Pavers


I have a very small patch of dirt (maybe 6 ft. X 4 ft.) that I'd like to put a few paver down on. Can I level off the dirt and simply place the pavers directly on the dirt or should I put some gravel down first? Thanks.
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Remi wrote:

Sure you can put them down on the dirt, but that is not likely to last very long and it is likely to end up being muddy.
Like all things, you need a foundation. That means digging out like 6 inches, adding four inches of appropriate gravel and then two inches of sand.
--
Joseph Meehan

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On Tue, 27 Feb 2007 20:42:12 -0500, "Joseph Meehan"

And don't forget to put weed barrier or landscape cloth between the excavated dirt and the gravel. And most importantly - compact the gravel every couple of inches.
The difference will be a job that lasts for decades - or a job that starts to look shabby after the first hard rain.
Jim [The manufacturer of your pavers is bound to have a website- or the retailer should be able to give you some DIY literature.]
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The normal routine is 4 inches of rock dust, 2 inches of sand then pavers.
If you put the pavers on dirt and you don't like them that way, you can pick them up and set them again.
If your soil is soft and muddy the pavers will sink.
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wrote:

A simple internet search will yield lots of websites with info on how to lay pavers.
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Remi wrote:

We used pavers - or stepping stones - with river rock for some areas that don't grow vegetation very well. Thick ones, close to 2", come in round or square shapes, various sizes. Just flatten the soil and make sure it slopes the right way if next to the house or a walk. Lay down landscape cloth, put down the pavers, lay the rock in around the pavers. An edging is a good idea, to keep the rock out of the grass. River rock stays in place so you can clean it off with a leaf blower if needed. There is very little, if any, weed growth unless soil washes into the stone and stays on top of the landscape cloth. Cloth (not plastic tarps) allows rain to drain through into the soil. We have an area next to our patio done this way and keep our grill there.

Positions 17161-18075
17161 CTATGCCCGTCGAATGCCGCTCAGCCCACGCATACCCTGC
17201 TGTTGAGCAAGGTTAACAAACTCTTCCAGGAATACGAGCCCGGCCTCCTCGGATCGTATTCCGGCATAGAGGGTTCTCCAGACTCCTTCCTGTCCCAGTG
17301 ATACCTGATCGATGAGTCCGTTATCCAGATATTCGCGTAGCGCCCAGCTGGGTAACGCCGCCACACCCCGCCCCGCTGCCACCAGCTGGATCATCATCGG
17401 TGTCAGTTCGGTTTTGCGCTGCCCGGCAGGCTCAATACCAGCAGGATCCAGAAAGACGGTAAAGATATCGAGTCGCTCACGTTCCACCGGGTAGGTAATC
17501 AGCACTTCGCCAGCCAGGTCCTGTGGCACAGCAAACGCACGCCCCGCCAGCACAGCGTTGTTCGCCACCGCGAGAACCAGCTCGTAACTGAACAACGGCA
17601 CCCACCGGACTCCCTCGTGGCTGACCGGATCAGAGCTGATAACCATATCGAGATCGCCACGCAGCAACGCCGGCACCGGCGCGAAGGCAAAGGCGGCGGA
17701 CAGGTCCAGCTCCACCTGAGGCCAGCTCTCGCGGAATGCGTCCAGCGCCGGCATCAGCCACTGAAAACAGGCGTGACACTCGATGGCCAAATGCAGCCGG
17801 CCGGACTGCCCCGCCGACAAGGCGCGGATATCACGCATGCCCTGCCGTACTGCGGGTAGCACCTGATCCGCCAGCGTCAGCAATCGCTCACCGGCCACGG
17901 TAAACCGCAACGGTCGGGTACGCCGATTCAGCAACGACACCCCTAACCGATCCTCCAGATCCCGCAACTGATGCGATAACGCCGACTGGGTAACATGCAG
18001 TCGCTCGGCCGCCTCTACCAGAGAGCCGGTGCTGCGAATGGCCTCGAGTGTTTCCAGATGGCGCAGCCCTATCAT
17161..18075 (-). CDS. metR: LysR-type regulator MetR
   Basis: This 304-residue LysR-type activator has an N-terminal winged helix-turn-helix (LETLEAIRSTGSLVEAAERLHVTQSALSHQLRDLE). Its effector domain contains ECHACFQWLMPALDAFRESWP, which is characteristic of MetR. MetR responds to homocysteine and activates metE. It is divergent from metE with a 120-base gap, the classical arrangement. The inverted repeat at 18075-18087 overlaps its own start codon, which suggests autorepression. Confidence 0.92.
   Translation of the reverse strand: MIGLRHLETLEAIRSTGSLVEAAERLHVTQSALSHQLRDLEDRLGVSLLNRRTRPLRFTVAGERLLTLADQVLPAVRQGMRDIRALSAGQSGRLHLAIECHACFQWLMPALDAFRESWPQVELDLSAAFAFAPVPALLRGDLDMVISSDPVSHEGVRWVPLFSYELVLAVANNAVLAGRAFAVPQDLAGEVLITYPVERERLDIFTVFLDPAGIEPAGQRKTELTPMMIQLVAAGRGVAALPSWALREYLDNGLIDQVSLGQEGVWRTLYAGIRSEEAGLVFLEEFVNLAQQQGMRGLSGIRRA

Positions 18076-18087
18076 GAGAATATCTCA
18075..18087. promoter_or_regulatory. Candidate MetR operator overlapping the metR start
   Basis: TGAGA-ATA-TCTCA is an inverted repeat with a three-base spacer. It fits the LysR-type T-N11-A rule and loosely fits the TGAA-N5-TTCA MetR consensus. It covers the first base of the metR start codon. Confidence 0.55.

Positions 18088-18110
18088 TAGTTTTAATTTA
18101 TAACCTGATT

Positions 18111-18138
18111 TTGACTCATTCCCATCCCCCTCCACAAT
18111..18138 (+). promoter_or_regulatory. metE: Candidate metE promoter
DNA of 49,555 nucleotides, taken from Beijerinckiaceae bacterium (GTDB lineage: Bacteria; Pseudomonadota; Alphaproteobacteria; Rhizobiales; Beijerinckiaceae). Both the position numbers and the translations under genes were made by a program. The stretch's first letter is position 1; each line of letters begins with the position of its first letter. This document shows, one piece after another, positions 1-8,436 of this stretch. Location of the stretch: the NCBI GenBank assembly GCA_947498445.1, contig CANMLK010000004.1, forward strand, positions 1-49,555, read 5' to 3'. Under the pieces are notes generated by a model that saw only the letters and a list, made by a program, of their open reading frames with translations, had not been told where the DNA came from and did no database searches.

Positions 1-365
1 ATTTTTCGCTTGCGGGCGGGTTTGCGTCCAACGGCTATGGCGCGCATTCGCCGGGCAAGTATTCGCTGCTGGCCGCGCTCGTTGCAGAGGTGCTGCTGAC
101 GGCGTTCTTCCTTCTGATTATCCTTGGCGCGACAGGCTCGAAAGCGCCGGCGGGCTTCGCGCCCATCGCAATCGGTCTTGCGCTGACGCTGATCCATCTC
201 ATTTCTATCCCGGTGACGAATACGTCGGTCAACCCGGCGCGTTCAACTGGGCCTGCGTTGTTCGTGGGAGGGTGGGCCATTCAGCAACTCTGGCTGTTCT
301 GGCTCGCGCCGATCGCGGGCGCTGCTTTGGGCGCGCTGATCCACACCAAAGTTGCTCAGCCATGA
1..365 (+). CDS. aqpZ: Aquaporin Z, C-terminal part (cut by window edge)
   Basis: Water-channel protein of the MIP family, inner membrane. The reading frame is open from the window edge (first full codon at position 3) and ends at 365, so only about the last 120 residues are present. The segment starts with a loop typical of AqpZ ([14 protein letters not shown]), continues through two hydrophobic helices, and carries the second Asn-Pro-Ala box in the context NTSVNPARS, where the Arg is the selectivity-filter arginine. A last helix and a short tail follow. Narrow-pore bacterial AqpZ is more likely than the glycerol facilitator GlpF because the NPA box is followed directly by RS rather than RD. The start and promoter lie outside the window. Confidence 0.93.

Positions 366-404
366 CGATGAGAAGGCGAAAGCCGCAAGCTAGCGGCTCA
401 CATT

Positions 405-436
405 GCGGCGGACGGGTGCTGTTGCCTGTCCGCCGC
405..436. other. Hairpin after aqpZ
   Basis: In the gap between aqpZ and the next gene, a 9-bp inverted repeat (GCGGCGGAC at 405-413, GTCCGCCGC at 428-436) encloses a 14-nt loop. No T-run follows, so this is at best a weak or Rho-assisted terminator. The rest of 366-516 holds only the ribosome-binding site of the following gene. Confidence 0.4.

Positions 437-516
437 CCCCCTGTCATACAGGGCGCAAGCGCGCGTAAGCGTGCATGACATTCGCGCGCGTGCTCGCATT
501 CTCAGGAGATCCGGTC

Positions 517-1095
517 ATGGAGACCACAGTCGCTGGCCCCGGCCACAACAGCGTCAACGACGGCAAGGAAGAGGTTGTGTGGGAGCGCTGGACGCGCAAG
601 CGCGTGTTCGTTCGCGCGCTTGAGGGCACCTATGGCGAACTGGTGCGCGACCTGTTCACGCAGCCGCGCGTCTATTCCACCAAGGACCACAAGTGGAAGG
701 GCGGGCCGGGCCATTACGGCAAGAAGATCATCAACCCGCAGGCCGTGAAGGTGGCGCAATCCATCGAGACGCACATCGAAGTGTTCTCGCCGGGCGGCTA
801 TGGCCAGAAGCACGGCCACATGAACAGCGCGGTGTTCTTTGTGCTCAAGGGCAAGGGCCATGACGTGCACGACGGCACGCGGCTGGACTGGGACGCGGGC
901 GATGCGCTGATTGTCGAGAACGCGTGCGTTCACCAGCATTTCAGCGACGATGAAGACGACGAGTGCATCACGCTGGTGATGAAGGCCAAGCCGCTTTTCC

There are small groundcovers that can be planted between pavers, and you would not use the landscape cloth in that application. Check with a local nursery.
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Depends on what you're trying to accomplish. You can to a flagstone walkway with grass growing between the stones just by dropping flat rocks in the dirt, and lifting and re-setting them every few years. If you're trying for a more formal weed-free dry pavement, you need to arrange for drainage, and put down some combination of gravel, crushed rock, and/or sand.
Speaking of which, is there some industry standard terminology when you're talking about this stuff? Because different people seem to mean different things when they say "gravel", and "crushed rock".
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I think not. It's not the same stuff. You can use gravel, crushed rock, probably lots of other stuff. It just has to drain and lock together.
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If you want to slam it in, have it become uneven quickly, and overrun with weeds, just slam it in. If you want it to be right, and to look good for a long time, use the right stuff for a bed, compact it, and do it right.
No sense doing it again every few months, or having pavers sink and rise and be unsafe.
Steve
PS: "stuff" is the technical term for the proper fill as recommended by the seller of the pavers. It can be called sand, gravel, or more correctly, "stuff."
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